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Pac-12 Confidential

Bud Withers offers an inside look at the Pac-12 Conference and the national college scene.

January 21, 2014 at 5:23 PM

A week of reckoning ahead in Pac-12 hoops . . .

Can’t think of a catchy, ESPN-style handle to put on this, so we’ll just call the next few days what they are to a handful of Pac-12 teams: Important.

A third of the way through the Pac-12 season, two teams are unbeaten in league and seven more have two or three league losses. And none of the nine is Oregon, which 18 days ago was unbeaten and ranked 10th in the country. Honk if you figured on that.

This is a separation sort of week, with lots of implications from games in the desert, Los Angeles and Seattle.

Today, the Pac-12 standings:

Arizona 5-0; Cal 5-0; Colorado 4-2; UCLA 3-2; Stanford 3-2; Utah 3-3; Washington 3-3; Arizona State 2-3; Oregon State 2-3; Oregon 1-4; Washington State 1-5; USC 0-5.

Let’s move past the top two teams, both of which are playing superbly, and look to the middle eight, all of which have possibilities of some sort:

Colorado: Buffs are at Arizona Thursday night and ASU Saturday night. It’s probably a bit much to ask for another game on the order of the Sabatino Chen-non-buzzer-beater of last year, so the crucial game — unless CU is capable of a blockbuster upset — is the one at ASU. And it’s worth remembering: All the good work the Buffs did in running up a 14-3 record with Spencer Dinwiddie is essentially null and void in the eyes of the NCAA basketball committee. They need to show that they’re good without him, because that’s what they have on the floor in March. I’m guessing they’ll pass muster.

UCLA: Anything less than a sweep at home is going to be a minus for the Bruins, especially if they harbor a shot at the title.

Stanford: The Cardinal is inconsistent. It could certainly use a sweep in LA, but at minimum, it can’t lose to USC.

Utah: The Utes’ game at ASU is pivotal Thursday night for both teams. I’ll go so far as to call it a resume-wrecker for the loser. Can Utah prove itself capable of winning a league game on the road, which it has done only once in two-plus seasons?

Washington: It’s not so farfetched that the Huskies could come out of the first half at 6-3; they have the Oregon schools and then play at WSU. But those are all games they could lose as well. Washington is 2-6 against the RPI top 100, and a pallid 4-8 against the RPI top 200. Long story short, any kind of revival has to begin against Oregon Thursday night.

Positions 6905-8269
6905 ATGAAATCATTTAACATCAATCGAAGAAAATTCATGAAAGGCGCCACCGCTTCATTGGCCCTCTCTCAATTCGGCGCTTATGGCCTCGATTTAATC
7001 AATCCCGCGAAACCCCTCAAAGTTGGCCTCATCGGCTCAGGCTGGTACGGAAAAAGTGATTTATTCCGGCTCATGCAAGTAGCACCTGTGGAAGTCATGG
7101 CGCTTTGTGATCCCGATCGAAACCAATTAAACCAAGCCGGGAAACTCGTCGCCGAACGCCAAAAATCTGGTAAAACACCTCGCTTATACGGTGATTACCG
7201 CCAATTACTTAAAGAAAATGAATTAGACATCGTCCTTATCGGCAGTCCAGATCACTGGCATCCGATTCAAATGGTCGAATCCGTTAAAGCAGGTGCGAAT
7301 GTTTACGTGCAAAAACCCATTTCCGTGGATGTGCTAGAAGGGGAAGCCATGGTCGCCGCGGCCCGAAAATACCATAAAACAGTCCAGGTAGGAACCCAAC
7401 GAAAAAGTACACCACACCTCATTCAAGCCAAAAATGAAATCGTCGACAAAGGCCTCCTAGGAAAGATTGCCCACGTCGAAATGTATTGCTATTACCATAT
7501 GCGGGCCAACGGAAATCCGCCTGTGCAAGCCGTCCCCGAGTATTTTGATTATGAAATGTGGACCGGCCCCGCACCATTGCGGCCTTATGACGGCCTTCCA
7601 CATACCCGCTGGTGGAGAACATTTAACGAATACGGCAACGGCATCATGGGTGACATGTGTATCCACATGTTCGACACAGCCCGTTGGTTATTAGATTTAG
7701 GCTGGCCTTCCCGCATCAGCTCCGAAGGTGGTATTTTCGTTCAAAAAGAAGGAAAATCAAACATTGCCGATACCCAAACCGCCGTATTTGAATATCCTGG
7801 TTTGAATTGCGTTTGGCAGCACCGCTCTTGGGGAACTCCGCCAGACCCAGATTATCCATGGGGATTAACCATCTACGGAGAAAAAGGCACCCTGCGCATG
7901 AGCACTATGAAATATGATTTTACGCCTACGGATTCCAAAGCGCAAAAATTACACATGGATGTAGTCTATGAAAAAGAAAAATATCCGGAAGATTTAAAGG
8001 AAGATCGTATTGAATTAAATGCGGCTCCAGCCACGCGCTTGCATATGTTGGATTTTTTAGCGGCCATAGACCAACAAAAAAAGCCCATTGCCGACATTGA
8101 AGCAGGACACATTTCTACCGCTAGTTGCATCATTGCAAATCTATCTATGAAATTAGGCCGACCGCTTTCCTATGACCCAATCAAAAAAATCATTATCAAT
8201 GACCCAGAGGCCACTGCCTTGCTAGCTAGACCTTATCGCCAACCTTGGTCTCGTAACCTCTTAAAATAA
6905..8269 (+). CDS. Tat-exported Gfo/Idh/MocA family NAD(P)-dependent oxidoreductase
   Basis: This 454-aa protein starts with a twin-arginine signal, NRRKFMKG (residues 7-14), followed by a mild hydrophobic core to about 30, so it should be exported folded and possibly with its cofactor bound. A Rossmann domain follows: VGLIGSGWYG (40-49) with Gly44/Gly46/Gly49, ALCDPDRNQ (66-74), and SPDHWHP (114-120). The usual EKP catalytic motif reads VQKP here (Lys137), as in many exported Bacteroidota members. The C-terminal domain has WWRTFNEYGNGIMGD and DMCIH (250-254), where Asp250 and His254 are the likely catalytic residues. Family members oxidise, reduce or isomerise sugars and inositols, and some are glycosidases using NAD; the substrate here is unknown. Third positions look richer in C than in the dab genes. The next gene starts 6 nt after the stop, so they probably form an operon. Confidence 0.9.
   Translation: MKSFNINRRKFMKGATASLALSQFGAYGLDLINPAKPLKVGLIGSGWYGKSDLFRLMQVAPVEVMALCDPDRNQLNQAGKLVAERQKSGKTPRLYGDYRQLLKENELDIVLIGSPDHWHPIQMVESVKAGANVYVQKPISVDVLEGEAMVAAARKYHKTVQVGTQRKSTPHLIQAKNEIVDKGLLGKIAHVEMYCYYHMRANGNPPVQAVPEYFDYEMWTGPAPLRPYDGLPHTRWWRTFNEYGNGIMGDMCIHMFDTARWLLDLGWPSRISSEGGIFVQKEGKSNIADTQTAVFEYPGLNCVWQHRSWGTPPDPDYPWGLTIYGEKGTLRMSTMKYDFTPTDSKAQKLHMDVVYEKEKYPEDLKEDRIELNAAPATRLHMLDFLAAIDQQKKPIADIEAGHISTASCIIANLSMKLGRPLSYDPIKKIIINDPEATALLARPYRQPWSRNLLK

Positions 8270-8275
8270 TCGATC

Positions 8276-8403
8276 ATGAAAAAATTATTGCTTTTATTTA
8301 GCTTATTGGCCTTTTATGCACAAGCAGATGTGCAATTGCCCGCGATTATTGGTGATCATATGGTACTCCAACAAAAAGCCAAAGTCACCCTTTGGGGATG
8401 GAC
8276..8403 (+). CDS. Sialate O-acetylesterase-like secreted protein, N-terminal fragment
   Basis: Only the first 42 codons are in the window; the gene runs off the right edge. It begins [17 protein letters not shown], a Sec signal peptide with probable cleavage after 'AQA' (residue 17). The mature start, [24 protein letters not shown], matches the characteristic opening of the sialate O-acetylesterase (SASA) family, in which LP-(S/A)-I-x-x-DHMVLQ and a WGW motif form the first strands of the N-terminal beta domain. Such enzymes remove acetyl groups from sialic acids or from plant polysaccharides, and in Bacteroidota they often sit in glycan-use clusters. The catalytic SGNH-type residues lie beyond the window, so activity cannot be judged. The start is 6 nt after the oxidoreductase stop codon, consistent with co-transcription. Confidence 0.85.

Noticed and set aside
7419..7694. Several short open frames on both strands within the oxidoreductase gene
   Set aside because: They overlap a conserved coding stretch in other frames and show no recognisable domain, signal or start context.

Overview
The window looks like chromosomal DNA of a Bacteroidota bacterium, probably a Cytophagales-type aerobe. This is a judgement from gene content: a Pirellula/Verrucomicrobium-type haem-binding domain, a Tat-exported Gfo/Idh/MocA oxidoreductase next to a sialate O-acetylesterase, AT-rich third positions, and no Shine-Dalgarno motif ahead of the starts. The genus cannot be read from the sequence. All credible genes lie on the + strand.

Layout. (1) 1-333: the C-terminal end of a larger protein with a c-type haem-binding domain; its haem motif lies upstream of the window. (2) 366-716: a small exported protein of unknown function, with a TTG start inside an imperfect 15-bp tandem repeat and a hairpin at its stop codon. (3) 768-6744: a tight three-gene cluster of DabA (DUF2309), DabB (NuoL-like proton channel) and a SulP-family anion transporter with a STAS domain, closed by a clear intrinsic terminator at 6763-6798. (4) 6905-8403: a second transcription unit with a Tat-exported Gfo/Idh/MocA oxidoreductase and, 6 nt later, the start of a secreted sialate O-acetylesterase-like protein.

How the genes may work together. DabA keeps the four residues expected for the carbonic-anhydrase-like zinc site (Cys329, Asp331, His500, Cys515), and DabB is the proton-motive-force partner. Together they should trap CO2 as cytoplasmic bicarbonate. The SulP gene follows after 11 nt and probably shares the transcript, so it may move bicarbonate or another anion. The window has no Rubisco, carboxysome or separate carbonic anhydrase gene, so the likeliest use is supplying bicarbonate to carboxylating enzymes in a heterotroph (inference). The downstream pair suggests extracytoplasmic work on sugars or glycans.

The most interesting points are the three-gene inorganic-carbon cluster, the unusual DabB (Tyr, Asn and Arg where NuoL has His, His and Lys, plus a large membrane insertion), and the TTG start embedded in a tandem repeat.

Arizona State — Speaking of teams lacking portfolio, this is one. Despite a still-promising 60 RPI, the Sun Devils have a mere 1-5 record against the top 100. That won’t get it done. They really need a sweep of the mountain schools, and to do it, Jahii Carson needs to play better. Since Dec. 28, and the game against Cal-Irvine that preceded the Pac-12 season, he’s only had 14 assists with 25 turnovers, and shot poorly.

Oregon State — The Beavers are suddenly a formidable-looking team, with Eric Moreland swatting shots, freshman Hallice Cooke at the point and OSU turning back a determined Oregon effort the other night. It wouldn’t be a big surprise if the Beavers let down after that game, especially in a short week at WSU. Question is whether the Cougars have enough to beat them anyway, especially in front of what will be another tepid, Wednesday-night house.

Oregon — Could the Ducks fall all the way down the steps and out of the NCAA tournament after starting 13-0? Not likely, although they certainly aren’t trending well. Their top-100 RPI is 5-4, which is respectable and tournament-worthy right now.  Meanwhile, they don’t have any bad losses on their resume, either. But as much as WSU is struggling, a mere split in Washington won’t be considered a breakthrough.

Should be a telling week.

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